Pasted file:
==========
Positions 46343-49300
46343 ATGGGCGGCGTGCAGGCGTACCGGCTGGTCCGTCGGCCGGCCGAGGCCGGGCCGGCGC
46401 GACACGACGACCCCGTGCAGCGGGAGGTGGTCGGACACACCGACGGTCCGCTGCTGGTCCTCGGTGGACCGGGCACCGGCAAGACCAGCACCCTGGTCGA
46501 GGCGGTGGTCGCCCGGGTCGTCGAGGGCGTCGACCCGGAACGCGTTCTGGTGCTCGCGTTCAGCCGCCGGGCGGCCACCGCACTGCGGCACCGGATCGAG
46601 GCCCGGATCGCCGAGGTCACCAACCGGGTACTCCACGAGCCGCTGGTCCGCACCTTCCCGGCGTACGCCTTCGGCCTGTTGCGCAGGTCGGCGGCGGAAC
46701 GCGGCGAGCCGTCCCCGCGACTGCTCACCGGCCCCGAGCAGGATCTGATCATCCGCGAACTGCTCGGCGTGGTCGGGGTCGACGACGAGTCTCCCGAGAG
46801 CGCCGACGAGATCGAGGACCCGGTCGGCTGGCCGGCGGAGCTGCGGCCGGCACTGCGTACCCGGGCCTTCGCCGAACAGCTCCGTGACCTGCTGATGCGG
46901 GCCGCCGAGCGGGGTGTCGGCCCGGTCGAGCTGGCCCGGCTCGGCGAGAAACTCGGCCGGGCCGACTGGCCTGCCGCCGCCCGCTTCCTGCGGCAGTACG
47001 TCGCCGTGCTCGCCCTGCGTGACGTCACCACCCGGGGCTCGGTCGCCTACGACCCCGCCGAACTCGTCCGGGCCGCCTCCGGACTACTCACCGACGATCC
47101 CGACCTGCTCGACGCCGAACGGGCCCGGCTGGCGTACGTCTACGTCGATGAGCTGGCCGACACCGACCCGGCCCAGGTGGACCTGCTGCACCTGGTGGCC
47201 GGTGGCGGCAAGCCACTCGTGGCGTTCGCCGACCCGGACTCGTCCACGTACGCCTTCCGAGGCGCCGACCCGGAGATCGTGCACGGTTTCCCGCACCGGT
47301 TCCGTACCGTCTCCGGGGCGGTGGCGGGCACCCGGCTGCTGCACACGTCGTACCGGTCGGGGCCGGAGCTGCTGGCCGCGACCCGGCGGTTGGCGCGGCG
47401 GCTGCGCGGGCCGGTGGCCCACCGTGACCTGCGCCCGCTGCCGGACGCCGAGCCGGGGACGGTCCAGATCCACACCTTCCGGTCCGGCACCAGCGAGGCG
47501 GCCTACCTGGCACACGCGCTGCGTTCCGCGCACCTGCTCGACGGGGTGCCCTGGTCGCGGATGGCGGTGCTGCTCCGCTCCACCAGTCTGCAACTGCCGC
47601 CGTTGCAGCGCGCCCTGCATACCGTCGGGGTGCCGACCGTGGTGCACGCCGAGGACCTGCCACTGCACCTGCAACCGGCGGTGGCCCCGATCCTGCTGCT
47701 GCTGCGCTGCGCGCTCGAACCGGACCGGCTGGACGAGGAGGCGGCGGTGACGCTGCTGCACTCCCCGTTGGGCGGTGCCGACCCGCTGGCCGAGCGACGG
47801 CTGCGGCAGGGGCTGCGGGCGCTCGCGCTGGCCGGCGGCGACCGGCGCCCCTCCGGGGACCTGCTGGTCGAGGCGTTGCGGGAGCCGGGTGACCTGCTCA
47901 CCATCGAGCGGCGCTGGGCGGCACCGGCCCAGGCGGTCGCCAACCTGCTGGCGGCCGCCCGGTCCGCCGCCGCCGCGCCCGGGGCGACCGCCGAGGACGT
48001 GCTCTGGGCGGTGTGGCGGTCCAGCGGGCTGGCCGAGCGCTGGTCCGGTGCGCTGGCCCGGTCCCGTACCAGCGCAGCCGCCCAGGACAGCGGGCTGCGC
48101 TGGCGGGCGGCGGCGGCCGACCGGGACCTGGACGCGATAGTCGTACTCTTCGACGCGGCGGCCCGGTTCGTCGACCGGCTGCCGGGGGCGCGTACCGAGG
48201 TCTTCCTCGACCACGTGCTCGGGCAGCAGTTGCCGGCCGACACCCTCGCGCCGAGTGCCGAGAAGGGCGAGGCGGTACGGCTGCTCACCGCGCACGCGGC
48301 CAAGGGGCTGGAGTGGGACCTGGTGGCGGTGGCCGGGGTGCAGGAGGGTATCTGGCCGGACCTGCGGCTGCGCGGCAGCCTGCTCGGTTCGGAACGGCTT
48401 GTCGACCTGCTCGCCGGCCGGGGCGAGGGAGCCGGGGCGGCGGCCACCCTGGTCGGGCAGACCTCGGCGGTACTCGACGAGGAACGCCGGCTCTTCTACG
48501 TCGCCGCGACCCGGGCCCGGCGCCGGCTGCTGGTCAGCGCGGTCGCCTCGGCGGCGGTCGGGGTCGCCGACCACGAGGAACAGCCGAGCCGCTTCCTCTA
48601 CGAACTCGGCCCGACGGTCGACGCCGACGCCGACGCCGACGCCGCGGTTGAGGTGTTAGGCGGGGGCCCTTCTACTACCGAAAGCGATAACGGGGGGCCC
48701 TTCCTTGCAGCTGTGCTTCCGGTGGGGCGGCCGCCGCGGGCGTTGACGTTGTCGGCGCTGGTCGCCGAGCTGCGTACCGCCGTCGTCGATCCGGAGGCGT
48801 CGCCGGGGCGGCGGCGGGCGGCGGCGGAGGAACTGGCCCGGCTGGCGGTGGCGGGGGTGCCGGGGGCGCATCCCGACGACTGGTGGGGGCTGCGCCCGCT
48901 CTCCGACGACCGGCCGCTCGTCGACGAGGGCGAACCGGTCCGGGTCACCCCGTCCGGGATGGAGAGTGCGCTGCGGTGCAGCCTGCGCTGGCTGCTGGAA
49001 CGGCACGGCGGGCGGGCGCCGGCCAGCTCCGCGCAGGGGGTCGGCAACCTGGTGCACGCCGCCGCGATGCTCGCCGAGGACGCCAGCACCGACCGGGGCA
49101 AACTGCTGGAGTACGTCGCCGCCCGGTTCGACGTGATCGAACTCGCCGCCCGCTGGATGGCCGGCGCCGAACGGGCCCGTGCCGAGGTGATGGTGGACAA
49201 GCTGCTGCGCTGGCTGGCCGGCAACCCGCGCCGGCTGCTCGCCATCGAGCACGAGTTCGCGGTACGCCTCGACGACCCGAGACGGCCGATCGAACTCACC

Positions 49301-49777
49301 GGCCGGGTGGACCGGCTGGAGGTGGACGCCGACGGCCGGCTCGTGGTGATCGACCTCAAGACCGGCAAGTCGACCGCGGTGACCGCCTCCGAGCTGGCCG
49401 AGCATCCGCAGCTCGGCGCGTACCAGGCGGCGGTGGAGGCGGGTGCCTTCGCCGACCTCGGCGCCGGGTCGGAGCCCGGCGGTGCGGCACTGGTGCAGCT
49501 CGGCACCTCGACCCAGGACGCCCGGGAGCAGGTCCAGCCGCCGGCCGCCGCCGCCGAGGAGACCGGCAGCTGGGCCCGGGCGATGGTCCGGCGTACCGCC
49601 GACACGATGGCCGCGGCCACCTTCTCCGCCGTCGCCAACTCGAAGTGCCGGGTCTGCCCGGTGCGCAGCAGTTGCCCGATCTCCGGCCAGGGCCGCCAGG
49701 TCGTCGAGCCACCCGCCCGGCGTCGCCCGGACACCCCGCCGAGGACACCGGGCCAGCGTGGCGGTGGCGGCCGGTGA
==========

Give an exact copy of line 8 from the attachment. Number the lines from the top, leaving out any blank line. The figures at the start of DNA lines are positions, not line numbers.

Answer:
46901 GCCGCCGAGCGGGGTGTCGGCCCGGTCGAGCTGGCCCGGCTCGGCGAGAAACTCGGCCGGGCCGACTGGCCTGCCGCCGCCCGCTTCCTGCGGCAGTACG